Wearable Sensors: The Future to Patient Centered Diagnosis and Screening
We may soon find ourselves using wearable devices to indicate when an illness is on the horizon
A new Stanford study (1) looked at the effectivity of wearable biosensor devices to indicate certain markers of illness. Technology is an integrated part of most people’s lives in today’s world. We use apps and smartphones to wake up, fall asleep, cook with, exercise with, drive with, and do business with. But what if we could also use these same devices for diagnosing certain illnesses, or screening for potential infection.
Fitness Monitors and Smartwatches
Currently, there are roughly 70 million fitness monitors and smartwatches that have been sold. Most of these monitors track activity, however could easily be altered to more specifically monitor health measures; such as heart rate variability, heart rate, respiration, skin conductivity, skin temperature, and blood oxygen levels. Using monitors that measure these health factors could potentially tell when someone is getting sick.
Case Study Results
This study collected over 2 billion measurements from 60 people wearing biosensors, as well as periodic lab tests of blood chemistry and gene expression. One of the study’s objectives was to create a baseline, or a range of normal for people within the study, and to test whether wearable biosensors could be programmed to interpret the meaning of variations from normal. Participants wore 1 of 7 commercially available monitors that collected 250,000 measurements a day including weight, heart rate, oxygen in the blood, skin temperature, activity, calories expended, acceleration, and even exposure to gamma and x-rays.
The study did demonstrate that given a baseline set of values for any given person, it is possible to monitor deviations from the norm and correlate such abnormalities with environmental factors, illness, or other factors that affect health. Developing algorithms to analyze the significance of certain patterns could be used to give a heads up to impending health concerns and could be used for clinical diagnostics and research.
A Personal Account From a Lead Author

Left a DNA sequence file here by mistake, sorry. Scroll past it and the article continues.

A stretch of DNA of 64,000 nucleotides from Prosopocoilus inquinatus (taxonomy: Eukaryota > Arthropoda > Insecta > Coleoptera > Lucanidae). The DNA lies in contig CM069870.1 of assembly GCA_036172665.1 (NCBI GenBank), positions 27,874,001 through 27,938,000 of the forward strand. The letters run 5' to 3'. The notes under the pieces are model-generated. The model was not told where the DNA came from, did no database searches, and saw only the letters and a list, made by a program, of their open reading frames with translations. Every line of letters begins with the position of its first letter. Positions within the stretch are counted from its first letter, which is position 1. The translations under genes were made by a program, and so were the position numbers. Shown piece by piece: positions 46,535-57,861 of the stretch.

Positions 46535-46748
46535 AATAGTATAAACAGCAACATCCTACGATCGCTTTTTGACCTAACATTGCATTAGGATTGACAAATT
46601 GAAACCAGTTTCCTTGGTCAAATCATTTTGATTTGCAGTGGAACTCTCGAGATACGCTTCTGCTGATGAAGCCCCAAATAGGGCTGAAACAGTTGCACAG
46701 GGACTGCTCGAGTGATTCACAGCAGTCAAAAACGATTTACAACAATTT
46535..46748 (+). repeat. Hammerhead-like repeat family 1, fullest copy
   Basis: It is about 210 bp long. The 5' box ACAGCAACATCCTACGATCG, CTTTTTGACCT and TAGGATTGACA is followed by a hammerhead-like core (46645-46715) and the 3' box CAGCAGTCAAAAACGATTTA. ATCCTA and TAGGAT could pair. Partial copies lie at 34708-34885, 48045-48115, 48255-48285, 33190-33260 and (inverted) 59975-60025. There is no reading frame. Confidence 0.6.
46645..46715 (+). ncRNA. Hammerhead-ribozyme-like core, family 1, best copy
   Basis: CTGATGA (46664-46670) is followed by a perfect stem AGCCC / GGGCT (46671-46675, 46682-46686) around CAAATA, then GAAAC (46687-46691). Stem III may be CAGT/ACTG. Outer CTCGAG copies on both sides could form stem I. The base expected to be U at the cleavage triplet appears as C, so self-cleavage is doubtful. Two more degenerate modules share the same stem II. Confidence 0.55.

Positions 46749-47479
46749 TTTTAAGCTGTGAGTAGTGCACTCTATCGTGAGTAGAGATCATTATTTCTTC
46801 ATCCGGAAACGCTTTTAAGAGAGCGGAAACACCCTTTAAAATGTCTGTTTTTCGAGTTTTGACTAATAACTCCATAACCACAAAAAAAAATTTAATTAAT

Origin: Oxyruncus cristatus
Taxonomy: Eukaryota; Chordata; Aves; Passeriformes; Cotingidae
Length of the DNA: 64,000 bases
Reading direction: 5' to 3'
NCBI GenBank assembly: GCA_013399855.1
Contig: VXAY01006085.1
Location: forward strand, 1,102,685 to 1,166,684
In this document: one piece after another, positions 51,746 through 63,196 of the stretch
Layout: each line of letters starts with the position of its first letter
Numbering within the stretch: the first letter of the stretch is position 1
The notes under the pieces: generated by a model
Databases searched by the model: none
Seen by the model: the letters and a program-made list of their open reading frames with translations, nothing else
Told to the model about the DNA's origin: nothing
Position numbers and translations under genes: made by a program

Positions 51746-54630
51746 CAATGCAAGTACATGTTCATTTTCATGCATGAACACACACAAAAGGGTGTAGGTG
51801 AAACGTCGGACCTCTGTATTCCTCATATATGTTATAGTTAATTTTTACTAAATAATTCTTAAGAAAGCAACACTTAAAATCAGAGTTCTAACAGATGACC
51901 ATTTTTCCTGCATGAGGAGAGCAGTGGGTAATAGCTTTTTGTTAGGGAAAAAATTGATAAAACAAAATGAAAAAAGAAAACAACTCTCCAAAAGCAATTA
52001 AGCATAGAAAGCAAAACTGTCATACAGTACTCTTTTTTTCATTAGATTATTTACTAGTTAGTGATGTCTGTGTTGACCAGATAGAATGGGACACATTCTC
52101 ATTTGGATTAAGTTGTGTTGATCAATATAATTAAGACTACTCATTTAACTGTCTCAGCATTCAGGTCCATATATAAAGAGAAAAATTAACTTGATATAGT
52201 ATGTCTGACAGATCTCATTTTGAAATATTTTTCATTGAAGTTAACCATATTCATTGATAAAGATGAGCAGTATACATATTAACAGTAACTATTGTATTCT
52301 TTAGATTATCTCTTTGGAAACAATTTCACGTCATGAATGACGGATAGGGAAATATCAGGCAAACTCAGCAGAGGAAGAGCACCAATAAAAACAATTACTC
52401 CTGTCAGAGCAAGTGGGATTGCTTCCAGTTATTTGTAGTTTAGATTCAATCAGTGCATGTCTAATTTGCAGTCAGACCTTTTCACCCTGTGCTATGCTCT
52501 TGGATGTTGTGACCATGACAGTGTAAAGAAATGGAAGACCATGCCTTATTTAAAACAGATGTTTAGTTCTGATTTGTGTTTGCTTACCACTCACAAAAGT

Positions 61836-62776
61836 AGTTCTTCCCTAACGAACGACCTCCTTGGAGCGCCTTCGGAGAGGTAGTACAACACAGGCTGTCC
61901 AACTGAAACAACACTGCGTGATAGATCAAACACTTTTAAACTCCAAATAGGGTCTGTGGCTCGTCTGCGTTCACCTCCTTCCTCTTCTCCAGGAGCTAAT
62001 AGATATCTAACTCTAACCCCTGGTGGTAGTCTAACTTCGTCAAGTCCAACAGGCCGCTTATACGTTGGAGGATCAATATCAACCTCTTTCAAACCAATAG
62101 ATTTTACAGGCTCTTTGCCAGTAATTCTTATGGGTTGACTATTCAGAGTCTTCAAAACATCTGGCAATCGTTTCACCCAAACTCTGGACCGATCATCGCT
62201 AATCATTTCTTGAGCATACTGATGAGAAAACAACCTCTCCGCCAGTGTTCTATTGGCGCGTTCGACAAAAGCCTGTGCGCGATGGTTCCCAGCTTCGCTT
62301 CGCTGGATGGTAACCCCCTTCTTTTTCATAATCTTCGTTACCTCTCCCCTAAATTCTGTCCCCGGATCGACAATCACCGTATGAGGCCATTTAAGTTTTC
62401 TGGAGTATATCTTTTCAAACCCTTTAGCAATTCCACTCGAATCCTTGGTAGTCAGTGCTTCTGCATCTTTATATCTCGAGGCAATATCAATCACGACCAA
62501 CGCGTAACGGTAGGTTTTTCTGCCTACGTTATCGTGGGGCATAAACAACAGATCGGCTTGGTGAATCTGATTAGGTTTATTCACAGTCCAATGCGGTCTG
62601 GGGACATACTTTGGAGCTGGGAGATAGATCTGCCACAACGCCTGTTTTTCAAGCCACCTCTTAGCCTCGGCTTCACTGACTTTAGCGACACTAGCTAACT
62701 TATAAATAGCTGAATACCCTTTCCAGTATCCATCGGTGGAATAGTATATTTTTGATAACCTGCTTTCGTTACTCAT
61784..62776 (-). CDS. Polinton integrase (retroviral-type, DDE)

An anecdotal account of how this technology could potentially be used comes from one of the lead authors, who wore 7 sensors himself for the duration of the study. On a flight to Norway, he noticed that certain metabolic markers were different than on previous flights, and seemingly indicated an infection. He was concerned because the previous weekend he thought he might have been bitten by a tick and infected with Lyme disease. He prophylactically sought treatment at the same time as testing. Tests confirmed the diagnosis of Lyme disease. In this case, he was able to be treated before symptoms even developed.
Some Specific Connections
Specific correlations that were noted and potentially useable for future algorithms are increases in heart rate and skin temperature correlating with increased levels of C-reactive peptide – an immune marker for inflammation, often indicative of infection. Also, it was noted that these devices could help distinguish individuals at risk for developing insulin resistance. Fatigue and oxygen levels in the blood were also interesting, and intuitive, correlations seen.
From a naturopathic standpoint, these types of wearable sensors could give valuable information to patients about their relative vitality, allowing them to reinitiate healthy practices before they come down with an illness, or help patients see the real tangible benefits of simple changes such as walking 30 minutes a day or eating more vegetables. These types of wearable sensors could also be a huge advantage to conducting clinical research studies from private clinics or smaller academic institutions. Most likely these types of technologies will be a part of everyday life and everyday practice in the years to come.
- Li X, McLaughlin T, Snyder MP, et al. Digital Health: Tracking Physiomes and Activity Using Wearable Biosensors Reveals Useful Health-Related Information. PLOS Biology. 2017.http://dx.doi.org/10.1371/journal.pbio.2001402
Node Smith, associate editor for NDNR, is a fifth year naturopathic medical student at NUNM, where he has been instrumental in maintaining a firm connection to the philosophy and heritage of naturopathic medicine amongst the next generation of docs. He helped found the first multi-generational experiential retreat, which brings elders, alumni, and students together for a weekend campout where naturopathic medicine and medical philosophy are experienced in nature. Three years ago he helped found the non-profit, Association for Naturopathic ReVitalization (ANR), for which he serves as the board chairman. ANR has a mission to inspire health practitioners to embody the naturopathic principles through experiential education. Node also has a firm belief that the next era of naturopathic medicine will see a resurgence of in-patient facilities which use fasting, earthing, hydrotherapy and homeopathy to bring people back from chronic diseases of modern living; he is involved in numerous conversations and projects to bring about this vision.